The worked-example effect, an application of cognitive load theory, is a well-supported method of instruction for well-structured problems (Chandler and Sweller, 1991; Cooper and Sweller, 1987; Sweller and Cooper, 1985; Tuovinen & Sweller, 1999; Ward and Sweller, 1990). One limitation is expertise-reversal effect, where advanced students perform less well when exposed to worked examples than when exposed to traditional problem solving (Kalyuga, Ayres, Chandler, & Sweller, 2003; Kalyuga, Chandler, & Sweller, 1998; Kalyuga, Chandler, Tuovinen, & Sweller, 2001). A possible alternative to the worked-example approach is the fading example, designed to transition intermediate students to solving well-structured problems without assistance (Renkl, Atkinson & Grobe, 2004). This study showed that studying worked examples was more effect than solving problems or completing fading examples when learning to form search queries for library databases, an ill-structured problem-solving environment. In addition, participants within the worked-example group with low, intermediate and high levels of domain-specific knowledge achieved parity. Within the traditional problem-solving group, those with low domain-specific knowledge performed less well than those with high domain-specific knowledge.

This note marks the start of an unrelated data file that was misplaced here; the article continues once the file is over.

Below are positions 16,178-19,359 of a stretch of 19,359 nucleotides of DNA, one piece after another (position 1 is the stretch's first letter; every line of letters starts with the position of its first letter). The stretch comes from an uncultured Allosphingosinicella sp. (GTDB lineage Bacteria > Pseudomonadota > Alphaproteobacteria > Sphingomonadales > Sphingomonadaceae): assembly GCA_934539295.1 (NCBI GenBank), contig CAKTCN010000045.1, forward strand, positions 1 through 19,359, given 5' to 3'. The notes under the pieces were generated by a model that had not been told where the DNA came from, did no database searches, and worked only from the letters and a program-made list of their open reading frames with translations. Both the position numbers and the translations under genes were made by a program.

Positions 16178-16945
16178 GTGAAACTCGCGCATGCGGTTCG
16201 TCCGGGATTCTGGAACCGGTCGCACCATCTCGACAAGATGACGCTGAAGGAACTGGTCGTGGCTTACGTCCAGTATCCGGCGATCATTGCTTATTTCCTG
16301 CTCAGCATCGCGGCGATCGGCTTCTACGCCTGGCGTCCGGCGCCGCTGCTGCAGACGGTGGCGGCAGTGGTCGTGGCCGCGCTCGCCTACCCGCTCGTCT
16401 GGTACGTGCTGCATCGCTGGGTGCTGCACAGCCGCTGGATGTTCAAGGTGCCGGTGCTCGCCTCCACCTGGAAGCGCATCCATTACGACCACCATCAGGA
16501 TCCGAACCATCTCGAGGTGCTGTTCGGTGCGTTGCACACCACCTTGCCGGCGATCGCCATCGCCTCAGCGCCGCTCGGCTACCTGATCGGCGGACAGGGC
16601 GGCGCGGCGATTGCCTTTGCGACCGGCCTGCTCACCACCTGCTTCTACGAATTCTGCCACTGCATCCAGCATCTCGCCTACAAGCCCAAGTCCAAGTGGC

Keywords: cognitive load theory, worked-example effect, fading examples, expertise-reversal effect, information literacy.
|Advisor:||Morrison, Gary, Adcock, Amy|
|School:||Old Dominion University|
|School Location:||United States -- Virginia|
|Source:||DAI-A 74/10(E), Dissertation Abstracts International|
|Subjects:||Library science, Instructional Design, Information science|
|Keywords:||Academic databases, Cognitive load theory, Expertise-reversal effect, Fading-example effect, Ill-structured problem-solving, Information literacy, Queries, Worked example effect|
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